Also, if I am the least bit worried about stripping or breaking off a bolt the last thing I use is an air tool. If it's going to happen I would rather do it by trying to apply the right type and amount of force; not leave it up to some unthinking mechanical device with no feel for what is going on.
    Bill
     
  17. IdahoDoug

    IdahoDoug

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    I got one off on my bro in law's 80 after the 6 point socket started to slip off. I bought a 6 point box end wrench (not so easy to find), then used the truck's bottle jack to push up on the wrench. I had him use a 2X4 against the plug/wrench to keep the box end from popping off - lots of force here. I swear the jack was exerting 300lbs on the foot long wrench (which flexed a LOT) before it let loose with a bang. Obviously, the jack and 6 point wrench are going to give you the force you need, so the key was the piece of wood jammed as hard as possible against the box end to keep it on the fill plug. Once we had this set up, there was no way it was not coming off and it was safe as I merely sat there and twirled the jack while he was out of harms way on the other end of the wood. No drama, no bruised knuckles and no hernia. A 3 ton jack vs that plug is a winning combo. Interestingly, I had to do the same thing with my Subaru's rear diffy last year. Be sure to get the crush washers before hand.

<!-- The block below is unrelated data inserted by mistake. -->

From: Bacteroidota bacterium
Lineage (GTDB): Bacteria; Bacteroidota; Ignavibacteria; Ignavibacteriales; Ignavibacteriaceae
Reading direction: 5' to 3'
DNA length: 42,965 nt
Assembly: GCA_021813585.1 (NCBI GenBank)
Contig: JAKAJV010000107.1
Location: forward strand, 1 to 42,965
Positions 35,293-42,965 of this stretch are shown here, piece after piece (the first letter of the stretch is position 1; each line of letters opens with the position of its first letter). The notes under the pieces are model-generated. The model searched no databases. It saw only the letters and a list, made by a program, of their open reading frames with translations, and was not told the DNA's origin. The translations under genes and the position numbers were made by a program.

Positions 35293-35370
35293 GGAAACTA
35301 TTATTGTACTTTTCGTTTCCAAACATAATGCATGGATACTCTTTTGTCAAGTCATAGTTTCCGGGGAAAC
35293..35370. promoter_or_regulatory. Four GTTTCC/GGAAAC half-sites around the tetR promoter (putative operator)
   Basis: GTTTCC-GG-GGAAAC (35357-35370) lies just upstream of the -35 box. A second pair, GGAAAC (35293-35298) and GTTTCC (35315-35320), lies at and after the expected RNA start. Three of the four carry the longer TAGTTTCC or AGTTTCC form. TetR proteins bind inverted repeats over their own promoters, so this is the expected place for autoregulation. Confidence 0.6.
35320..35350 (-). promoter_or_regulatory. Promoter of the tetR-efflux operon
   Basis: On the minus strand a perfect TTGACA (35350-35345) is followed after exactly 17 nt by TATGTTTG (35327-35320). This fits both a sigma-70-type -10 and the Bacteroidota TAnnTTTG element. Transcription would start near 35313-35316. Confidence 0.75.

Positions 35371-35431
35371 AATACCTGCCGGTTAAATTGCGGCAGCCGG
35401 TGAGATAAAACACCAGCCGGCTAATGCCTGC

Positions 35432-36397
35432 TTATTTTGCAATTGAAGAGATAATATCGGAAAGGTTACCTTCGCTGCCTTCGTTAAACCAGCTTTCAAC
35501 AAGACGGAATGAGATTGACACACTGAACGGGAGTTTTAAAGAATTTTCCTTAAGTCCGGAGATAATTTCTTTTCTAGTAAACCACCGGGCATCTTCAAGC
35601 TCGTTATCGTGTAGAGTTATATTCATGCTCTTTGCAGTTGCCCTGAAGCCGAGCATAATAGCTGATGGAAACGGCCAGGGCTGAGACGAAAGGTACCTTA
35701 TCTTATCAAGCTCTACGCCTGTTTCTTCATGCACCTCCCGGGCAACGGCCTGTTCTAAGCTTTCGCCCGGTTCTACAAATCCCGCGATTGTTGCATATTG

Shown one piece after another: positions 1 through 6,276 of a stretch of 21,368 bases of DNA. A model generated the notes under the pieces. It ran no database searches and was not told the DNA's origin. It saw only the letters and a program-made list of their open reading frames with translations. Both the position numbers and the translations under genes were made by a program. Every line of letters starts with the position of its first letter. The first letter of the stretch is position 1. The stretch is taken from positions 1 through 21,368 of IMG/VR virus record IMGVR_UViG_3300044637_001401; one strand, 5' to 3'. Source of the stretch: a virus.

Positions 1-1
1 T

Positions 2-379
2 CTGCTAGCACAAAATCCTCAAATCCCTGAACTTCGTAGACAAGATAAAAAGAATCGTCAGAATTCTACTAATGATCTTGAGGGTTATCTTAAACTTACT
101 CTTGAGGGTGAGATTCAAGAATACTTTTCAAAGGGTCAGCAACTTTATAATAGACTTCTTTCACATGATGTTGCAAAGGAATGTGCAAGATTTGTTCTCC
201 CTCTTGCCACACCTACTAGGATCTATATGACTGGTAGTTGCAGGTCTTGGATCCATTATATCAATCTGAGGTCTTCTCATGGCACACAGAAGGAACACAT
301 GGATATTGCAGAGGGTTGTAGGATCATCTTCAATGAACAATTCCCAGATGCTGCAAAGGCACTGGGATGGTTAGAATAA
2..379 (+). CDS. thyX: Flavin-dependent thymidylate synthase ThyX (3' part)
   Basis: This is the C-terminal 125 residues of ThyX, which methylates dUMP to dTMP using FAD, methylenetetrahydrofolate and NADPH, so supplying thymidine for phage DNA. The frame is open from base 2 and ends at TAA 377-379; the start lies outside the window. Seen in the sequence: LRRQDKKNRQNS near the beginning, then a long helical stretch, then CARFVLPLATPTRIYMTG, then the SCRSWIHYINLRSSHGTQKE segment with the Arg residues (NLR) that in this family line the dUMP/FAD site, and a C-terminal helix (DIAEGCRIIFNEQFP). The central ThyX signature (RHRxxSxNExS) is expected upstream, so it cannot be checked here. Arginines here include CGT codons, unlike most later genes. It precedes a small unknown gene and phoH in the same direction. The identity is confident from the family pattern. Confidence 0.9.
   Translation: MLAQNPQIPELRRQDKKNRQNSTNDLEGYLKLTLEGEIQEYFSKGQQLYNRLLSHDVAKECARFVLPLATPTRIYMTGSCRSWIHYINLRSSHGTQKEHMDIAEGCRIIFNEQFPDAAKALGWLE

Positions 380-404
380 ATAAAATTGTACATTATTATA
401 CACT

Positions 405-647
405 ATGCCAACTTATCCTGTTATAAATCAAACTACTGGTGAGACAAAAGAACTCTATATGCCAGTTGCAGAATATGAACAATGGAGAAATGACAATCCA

Doug
     
  18. DanKunz

    DanKunz